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PLoS Pathog. 2017 Jul 26;13(7):e1006537. doi: 10.1371/journal.ppat.1006537. eCollection 2017 Jul.

Zika virus preferentially replicates in the female reproductive tract after vaginal inoculation of rhesus macaques.

Author information

1
Center for Comparative Medicine University of California, Davis, Davis, California, United States of America.
2
California National Primate Research Center, University of California, Davis, Davis, California, United States of America.
3
Blood Systems Research Institute, San Francisco, California, United States of America.
4
Wisconsin National Primate Research Center, University of Wisconsin, Madison, Wisconsin, United States of America.
5
Federal University of Rio de Janeiro, Rio de Janeiro, Brazil.

Abstract

Zika virus (ZIKV) is a mosquito-transmitted virus that can cause severe defects in an infected fetus. ZIKV is also transmitted by sexual contact, although the relative importance of sexual transmission is unclear. To better understand the role of sexual transmission in ZIKV pathogenesis, a nonhuman primate (NHP) model of vaginal transmission was developed. ZIKV was readily transmitted to mature cycling female rhesus macaque (RM) by vaginal inoculation with 104-106 plaque-forming units (PFU). However, there was variability in susceptibility between the individual RM with 1->8 vaginal inoculations required to establish infection. After treatment with Depoprovera, a widely used contraceptive progestin, two RM that initially resisted 8 vaginal ZIKV inoculations became infected after one ZIKV inoculation. Thus, Depoprovera seemed to enhance susceptibility to vaginal ZIKV transmission. Unexpectedly, the kinetics of virus replication and dissemination after intravaginal ZIKV inoculation were markedly different from RM infected with ZIKV by subcutaneous (SQ) virus inoculation. Several groups have reported that after SQ ZIKV inoculation vRNA is rapidly detected in blood plasma with vRNA less common in urine and saliva and only rarely detected in female reproductive tract (FRT) secretions. In contrast, in vaginally inoculated RM, plasma vRNA is delayed for several days and ZIKV replication in, and vRNA shedding from, the FRT was found in all 6 animals. Further, after intravaginal transmission ZIKV RNA shedding from FRT secretions was detected before or simultaneously with plasma vRNA, and persisted for at least as long. Thus, ZIKV replication in the FRT was independent of, and often preceded virus replication in the tissues contributing to plasma vRNA. These results support the conclusion that ZIKV preferentially replicates in the FRT after vaginal transmission, but not after SQ transmission, and raise the possibility that there is enhanced fetal infection and pathology after vaginal ZIKV transmission compared to a mosquito transmitted ZIKV.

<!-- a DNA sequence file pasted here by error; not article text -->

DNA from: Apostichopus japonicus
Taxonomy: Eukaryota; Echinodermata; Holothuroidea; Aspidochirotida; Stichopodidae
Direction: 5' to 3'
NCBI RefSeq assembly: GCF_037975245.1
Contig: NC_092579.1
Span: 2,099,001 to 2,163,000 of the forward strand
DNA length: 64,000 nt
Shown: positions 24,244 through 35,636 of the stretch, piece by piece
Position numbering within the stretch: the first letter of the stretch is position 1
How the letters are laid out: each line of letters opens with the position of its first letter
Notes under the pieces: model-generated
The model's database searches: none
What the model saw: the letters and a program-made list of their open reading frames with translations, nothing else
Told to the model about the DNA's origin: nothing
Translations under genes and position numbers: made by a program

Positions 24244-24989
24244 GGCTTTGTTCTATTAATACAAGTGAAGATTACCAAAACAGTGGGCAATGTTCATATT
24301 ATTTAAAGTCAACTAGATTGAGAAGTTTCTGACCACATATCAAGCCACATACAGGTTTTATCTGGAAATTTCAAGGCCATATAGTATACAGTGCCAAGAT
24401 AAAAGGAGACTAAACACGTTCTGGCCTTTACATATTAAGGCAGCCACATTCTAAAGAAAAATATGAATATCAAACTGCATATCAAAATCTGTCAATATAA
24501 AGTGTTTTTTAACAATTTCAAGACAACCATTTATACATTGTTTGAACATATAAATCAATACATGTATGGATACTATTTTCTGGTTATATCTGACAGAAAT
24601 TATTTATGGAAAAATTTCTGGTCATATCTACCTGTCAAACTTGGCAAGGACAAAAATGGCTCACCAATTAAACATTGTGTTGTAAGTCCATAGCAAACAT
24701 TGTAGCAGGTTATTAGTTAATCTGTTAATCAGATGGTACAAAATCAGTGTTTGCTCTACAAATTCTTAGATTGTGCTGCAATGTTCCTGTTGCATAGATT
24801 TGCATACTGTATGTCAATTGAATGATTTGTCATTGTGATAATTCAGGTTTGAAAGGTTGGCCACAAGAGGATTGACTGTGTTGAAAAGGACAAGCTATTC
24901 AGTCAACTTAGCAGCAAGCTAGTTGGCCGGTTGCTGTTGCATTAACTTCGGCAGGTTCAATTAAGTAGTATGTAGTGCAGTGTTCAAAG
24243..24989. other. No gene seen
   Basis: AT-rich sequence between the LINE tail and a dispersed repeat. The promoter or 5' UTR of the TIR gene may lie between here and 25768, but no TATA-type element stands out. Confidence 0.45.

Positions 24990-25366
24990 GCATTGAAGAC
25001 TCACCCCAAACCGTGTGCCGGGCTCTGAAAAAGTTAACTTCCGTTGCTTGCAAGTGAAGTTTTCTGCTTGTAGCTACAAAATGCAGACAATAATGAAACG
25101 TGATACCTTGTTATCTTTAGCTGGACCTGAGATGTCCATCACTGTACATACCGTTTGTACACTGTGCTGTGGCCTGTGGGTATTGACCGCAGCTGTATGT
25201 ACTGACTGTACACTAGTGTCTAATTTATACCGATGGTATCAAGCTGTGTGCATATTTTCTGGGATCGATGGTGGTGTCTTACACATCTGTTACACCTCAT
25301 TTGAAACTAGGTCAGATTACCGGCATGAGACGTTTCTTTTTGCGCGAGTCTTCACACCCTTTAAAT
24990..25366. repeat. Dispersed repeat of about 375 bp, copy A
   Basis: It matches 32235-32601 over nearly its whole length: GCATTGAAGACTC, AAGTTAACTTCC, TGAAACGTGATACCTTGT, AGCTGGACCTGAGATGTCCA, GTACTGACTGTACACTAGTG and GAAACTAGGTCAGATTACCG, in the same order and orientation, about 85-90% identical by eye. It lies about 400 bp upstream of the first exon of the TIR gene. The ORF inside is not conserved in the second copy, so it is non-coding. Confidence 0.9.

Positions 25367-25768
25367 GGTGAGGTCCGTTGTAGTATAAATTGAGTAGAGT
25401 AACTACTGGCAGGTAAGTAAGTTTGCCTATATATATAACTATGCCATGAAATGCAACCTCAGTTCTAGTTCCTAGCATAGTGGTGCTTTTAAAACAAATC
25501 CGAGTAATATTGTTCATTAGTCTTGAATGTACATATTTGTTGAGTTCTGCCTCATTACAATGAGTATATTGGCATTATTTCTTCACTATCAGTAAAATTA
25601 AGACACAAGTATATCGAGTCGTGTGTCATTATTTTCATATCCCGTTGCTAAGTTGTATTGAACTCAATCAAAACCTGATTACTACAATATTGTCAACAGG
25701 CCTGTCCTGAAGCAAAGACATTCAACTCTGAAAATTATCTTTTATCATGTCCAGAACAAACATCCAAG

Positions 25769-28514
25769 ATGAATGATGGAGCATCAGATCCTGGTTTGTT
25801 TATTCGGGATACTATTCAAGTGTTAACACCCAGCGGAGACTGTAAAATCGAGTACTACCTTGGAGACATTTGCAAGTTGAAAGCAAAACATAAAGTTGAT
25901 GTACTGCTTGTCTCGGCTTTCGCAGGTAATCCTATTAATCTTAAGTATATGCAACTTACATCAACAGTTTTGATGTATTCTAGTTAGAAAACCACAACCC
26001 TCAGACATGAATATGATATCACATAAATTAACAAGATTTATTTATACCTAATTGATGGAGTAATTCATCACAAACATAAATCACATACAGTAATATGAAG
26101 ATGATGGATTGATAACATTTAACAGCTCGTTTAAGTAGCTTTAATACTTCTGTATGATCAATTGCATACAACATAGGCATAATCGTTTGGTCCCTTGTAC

PMID:
28746373
PMCID:
PMC5546709
DOI:
10.1371/journal.ppat.1006537
[Indexed for MEDLINE]
Free PMC Article

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